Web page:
• lawnmower hypo—A promises to mow B’s lawn; B promises to pay $10. A mows the lawn but misses a small portion of it. May B assert A’s failure to provide full performance to excuse B from her performance obligation (paying $10)?

Class 36

slide16
A has a duty to mow

this duty is a constructive condition of B’s obligation to pay

in other words, B’s duty to pay under the K doesn’t come due until A has fully performed

without the substantial performance doctrine, this could have harsh results

B has a duty to pay

Class 36

slide17
A has a duty to use Reading Pipe

this duty is a constructive condition of B’s obligation to pay

in other words, B’s duty to pay under the K doesn’t come due until A has fully performed

without the substantial performance doctrine, this could have harsh results

B has a duty to pay

Class 36

slide18
if there is substantial performance by one party, the result is that the other’s performance obligation is due; however, the non-breaching party is entitled to an offset for the breach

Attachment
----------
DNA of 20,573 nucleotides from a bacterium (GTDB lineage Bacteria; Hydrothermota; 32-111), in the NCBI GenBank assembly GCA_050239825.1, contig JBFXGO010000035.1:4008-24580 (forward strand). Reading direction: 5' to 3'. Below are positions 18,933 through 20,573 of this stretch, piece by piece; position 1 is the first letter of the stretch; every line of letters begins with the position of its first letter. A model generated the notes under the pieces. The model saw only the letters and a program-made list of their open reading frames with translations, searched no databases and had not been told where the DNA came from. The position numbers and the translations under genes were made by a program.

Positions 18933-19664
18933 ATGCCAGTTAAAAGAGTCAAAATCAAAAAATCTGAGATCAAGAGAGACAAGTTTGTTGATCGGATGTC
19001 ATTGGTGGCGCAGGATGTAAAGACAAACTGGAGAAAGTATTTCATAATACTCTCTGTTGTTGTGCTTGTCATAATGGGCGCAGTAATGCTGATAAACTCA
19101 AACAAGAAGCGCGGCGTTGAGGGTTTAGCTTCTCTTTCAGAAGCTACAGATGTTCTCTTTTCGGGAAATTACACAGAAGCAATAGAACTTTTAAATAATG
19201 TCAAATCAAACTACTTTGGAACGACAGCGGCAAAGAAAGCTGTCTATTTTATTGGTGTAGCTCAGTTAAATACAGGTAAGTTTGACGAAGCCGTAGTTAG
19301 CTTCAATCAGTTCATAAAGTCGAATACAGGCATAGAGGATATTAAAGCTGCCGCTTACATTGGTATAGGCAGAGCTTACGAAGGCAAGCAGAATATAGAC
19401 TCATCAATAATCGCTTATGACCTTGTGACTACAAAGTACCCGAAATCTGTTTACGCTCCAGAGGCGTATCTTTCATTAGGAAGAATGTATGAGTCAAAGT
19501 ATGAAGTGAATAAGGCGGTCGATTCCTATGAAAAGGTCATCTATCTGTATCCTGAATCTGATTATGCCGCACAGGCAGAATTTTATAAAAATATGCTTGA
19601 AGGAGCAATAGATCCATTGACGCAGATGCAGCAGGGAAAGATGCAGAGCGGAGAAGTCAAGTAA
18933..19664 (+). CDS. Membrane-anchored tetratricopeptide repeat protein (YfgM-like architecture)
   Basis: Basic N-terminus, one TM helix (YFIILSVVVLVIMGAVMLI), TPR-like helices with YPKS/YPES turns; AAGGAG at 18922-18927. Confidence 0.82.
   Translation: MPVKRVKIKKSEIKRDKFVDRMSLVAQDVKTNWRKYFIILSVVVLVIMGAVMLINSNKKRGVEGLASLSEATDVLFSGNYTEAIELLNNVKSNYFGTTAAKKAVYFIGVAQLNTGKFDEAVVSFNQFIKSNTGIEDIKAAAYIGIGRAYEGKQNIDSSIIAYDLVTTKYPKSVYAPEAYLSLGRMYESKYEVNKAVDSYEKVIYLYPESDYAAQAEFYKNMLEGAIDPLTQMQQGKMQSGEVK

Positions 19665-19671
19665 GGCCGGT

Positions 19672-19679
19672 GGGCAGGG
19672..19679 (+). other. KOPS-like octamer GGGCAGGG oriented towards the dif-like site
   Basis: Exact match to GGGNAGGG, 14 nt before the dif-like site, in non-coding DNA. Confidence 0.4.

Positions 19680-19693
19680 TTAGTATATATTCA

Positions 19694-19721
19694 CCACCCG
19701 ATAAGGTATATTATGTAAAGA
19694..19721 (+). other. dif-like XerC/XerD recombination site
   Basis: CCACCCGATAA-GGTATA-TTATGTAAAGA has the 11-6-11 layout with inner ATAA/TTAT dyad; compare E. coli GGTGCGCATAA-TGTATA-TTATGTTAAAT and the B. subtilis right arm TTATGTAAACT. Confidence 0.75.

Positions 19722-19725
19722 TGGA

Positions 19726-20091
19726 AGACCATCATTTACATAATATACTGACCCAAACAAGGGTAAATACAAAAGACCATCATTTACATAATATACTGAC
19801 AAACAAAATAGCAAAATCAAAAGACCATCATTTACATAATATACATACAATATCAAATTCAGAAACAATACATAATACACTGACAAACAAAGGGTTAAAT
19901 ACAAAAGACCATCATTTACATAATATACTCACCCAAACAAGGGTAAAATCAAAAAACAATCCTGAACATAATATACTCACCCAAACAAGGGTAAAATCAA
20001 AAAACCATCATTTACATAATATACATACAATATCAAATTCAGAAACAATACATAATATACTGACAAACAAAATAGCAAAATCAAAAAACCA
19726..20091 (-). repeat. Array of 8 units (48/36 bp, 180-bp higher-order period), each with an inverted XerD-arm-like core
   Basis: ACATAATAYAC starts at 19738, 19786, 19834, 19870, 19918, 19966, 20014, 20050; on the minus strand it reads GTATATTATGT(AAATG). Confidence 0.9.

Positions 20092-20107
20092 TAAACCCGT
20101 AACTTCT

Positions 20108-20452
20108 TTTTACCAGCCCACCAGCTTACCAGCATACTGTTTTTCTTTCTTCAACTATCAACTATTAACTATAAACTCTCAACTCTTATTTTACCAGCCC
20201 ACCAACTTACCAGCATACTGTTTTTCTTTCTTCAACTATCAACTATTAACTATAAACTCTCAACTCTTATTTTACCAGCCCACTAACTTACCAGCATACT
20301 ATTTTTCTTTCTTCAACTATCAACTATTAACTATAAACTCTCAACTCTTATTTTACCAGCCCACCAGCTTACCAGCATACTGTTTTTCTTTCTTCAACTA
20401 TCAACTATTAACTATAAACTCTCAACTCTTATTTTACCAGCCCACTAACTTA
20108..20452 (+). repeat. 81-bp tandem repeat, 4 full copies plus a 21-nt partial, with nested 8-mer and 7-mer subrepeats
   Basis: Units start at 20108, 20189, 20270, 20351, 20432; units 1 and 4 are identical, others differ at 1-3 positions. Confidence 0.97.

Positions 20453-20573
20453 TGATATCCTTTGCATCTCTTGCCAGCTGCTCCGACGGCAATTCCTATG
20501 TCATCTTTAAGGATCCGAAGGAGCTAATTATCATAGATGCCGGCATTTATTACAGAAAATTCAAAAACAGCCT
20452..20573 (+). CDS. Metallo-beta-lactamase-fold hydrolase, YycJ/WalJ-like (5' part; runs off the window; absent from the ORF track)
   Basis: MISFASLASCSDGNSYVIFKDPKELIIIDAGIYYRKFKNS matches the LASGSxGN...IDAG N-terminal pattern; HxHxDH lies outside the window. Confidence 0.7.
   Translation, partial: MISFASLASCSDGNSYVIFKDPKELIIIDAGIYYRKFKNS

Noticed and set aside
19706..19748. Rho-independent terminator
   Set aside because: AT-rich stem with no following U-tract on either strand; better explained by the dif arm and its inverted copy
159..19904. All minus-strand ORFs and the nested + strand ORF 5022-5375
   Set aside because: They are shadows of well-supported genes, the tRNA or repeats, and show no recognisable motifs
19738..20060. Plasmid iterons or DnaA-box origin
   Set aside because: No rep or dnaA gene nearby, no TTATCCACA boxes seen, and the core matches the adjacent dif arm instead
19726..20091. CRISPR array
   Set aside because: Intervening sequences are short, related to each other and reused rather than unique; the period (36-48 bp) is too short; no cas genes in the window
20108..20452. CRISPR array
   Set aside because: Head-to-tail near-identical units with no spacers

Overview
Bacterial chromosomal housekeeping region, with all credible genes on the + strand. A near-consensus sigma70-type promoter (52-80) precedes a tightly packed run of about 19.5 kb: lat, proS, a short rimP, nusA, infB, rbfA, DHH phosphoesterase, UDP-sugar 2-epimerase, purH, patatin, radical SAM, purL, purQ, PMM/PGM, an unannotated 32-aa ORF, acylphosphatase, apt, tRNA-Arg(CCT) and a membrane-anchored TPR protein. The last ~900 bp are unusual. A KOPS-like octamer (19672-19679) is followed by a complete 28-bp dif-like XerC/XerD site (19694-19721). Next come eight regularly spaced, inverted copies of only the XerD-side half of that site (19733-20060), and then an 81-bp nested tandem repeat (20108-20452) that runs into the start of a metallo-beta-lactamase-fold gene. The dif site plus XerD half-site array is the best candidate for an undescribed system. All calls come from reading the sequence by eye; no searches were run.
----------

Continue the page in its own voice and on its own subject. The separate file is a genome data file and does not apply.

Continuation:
• issue then turns to damages

Class 36

cost to remedy v difference or diminution in value
cost to remedyv.difference or diminution in value
  • Which is the standard remedy in construction cases where there has not been full performance?
  • Does Cardozo apply the standard remedy?

Class 36

slide20
Why not?
  • What test does Cardozo come up with?

Class 36

slide21
Does the dissent disagree with the doctrine of substantial performance or with its application in this case by the majority?

Class 36

slide22
If there isn’t substantial performance, even though the non-breaching party’s payment obligation under the contract may not be due, the non-breaching party may owe restitution to the breaching party for the benefit that the non-breaching party received from the breaching party’s performance.

Class 36

restitution for the breaching party
restitution for the breaching party
  • hypo—lawnmowing hypo—A agrees to mow B’s lawn; B agrees to pay A $10. A mows half the lawn then runs out of gas. A goes to get gas but then is delayed by one thing after another. Assume that B is justified in hiring someone else to finish mowing the lawn. B pays substitute mower $7 and incurs no other transaction costs.